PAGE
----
Review of Christian Dior Fall 2022 Couture Fashion Show
Chiuri embraces the magic of folkloric customs to deliver an empathetic message
By Lizzy Bowring
Those fortunate enough to attend A/W 2022 Haute Couture collections witnessed two beautiful displays, Christian Dior and Iris Van Herpen. They are disparate in look, yet, both embrace fashion’s transformative power by stretching their imaginations with diverse artistic applications while highlighting and embracing collaborations with emerging artisans globally. All of which provide a unique and open perspective on ‘life’, which, suffice to say, was the profound underlying message of Maria Grazia Chiuri’s presentation. Maria Grazia Chiuri is a deep and far-reaching designer. Embracing the world around us, she believes that Fashion and Art are both opportunities to express how we are feeling, the emotions we are experiencing and how we as a community can make a difference.
We are to be optimistic; we can do something, and we are not to be depressed. Fashion can build a bridge between the different communities; we have a platform from which we can have a voice”
Small wonder that Chiuri looked to the Tree of Life for her thought process. The mystical tree appears in the mythology and folklore of cultures around the world as well as the idea that the tree connects the physical and spiritual worlds, supports the sky, and connects it to the earth through its branches, trunk, and roots. In addition, the Tree of Life is foundational to sustaining all life. And these premises of the Tree of Life were at the heart of Ukrainian artist Olesia Trofymenko’s work and the inspiration for the Dior A/W 2022-23 collection.
Chiuri’s leitmotif is to contemplate fashion through the filter of art, exploring the territory of traditions that appear both enduring and revolutionary but always with an underlying message. For her, the storytelling delivers the message. And through these pieces, she delivered a collection of elements that embraced the magic and imagination of different folkloric customs. The simple unvarying colour palette of beige provided not just a perfect contrast to the colourful art installation by Olesiato, but an ideal canvas for the profusion of sumptuous embroideries that trailed like ivy over dresses and coats, crafted in the softest materials of wool crepe, silk, and cashmere. The installation, by the way, was embroidered by the Chanayka School of craft, the Indian embroidery school that Chiuri encouraged Christian Dior to support with training for young women for the last few years and one which she turns to for her Haute Couture Collections.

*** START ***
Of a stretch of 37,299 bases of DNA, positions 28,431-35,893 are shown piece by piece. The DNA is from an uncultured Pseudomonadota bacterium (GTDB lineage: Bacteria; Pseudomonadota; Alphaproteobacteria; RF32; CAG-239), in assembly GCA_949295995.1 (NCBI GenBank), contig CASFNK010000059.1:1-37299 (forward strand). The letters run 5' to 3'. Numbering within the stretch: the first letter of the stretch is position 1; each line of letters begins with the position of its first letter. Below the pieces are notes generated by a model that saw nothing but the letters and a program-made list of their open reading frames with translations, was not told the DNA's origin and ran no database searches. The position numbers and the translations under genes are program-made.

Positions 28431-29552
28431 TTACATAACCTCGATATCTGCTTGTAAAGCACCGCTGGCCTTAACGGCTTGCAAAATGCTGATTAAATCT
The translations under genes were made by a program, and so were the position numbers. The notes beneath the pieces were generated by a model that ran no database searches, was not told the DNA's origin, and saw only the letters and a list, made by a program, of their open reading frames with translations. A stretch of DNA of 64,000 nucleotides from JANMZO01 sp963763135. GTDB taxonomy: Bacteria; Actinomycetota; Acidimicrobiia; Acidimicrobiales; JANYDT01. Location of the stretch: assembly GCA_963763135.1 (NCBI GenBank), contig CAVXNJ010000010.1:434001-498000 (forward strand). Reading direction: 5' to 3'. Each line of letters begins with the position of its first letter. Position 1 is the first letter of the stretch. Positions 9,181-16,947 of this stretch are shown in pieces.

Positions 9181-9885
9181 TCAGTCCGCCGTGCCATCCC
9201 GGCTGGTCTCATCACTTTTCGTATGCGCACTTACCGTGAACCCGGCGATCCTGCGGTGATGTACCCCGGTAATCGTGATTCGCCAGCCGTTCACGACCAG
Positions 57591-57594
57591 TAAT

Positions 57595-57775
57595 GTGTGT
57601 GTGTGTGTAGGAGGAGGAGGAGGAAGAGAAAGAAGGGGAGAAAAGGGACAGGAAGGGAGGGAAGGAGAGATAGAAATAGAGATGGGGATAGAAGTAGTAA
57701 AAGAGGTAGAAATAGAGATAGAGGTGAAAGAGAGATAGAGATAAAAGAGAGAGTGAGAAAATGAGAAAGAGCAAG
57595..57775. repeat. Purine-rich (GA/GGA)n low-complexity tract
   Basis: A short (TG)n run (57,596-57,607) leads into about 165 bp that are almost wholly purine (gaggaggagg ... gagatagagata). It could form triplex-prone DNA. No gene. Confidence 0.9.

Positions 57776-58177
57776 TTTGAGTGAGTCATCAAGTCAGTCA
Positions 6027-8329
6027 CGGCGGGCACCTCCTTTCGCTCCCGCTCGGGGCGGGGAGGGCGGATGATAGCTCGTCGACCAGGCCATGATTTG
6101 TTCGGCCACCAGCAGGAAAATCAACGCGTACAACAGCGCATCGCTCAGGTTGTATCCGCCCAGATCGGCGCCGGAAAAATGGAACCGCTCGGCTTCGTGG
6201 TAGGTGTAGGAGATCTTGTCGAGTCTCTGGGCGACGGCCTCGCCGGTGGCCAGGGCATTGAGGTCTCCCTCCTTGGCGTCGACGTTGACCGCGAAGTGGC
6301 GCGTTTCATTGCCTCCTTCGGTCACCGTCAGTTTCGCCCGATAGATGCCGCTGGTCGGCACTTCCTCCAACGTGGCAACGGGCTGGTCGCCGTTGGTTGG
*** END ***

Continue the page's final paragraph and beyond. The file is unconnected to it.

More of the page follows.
And back to the clothes, where beauty, poetry, and magic abound in every piece. Take the Tree of Life embroidered coat in silk needlepoint, the dress embroidered with foliage scrolls in matte threads. Or the long pleated dress in cotton canvas, embroidered with ecru and sky geometric patterns highlighted with black. Several dresses came adorned with patchworks of braids composed of black guipure lace while silk chiffon flowed and ebbed in long fluid dresses that licked around the feminine form. Maria often reinterprets the traditional Bar jacket from Christian Dior’s New Look, and here it can be distinguished by smocked fabric with a skirt structured via ribbons.
Chiuri infuses her clothes with a depth of artistic creativity that is mesmerizing.
Elsewhere, the hand-loomed fabrics she used, displayed irregular textures that were imminently tactile and comforting. And that was the common thread throughout. There is something about the synergy in this collection that felt comforting, reassuring, a return to some normality, and, as the show notes state, a matter of recalling what it means to be human today, a recurring theme from only the second day in Paris”
Through this beautiful collection, Chiuri, with her femininist awarenes, manages to reflect on this fragile moment and helps us stop and think if for only a moment – nature – the tree of life– a time to re-balance, re-think and re-generate.